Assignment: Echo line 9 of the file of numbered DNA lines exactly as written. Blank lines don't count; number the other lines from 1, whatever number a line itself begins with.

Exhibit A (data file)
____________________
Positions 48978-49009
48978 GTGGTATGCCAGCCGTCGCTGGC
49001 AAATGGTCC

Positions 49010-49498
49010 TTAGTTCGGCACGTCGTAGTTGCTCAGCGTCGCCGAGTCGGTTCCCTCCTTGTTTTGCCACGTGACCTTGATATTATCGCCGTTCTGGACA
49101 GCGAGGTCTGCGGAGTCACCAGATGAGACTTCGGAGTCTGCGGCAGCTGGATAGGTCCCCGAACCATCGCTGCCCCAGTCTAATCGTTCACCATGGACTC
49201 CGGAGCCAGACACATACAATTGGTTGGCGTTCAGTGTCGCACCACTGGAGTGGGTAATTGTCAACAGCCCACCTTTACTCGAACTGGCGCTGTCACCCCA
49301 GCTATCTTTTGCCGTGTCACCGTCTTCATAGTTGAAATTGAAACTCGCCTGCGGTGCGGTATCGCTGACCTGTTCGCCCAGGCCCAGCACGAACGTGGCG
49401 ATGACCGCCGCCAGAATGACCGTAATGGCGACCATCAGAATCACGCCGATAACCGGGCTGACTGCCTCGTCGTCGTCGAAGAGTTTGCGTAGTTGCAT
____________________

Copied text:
49401 ATGACCGCCGCCAGAATGACCGTAATGGCGACCATCAGAATCACGCCGATAACCGGGCTGACTGCCTCGTCGTCGTCGAAGAGTTTGCGTAGTTGCAT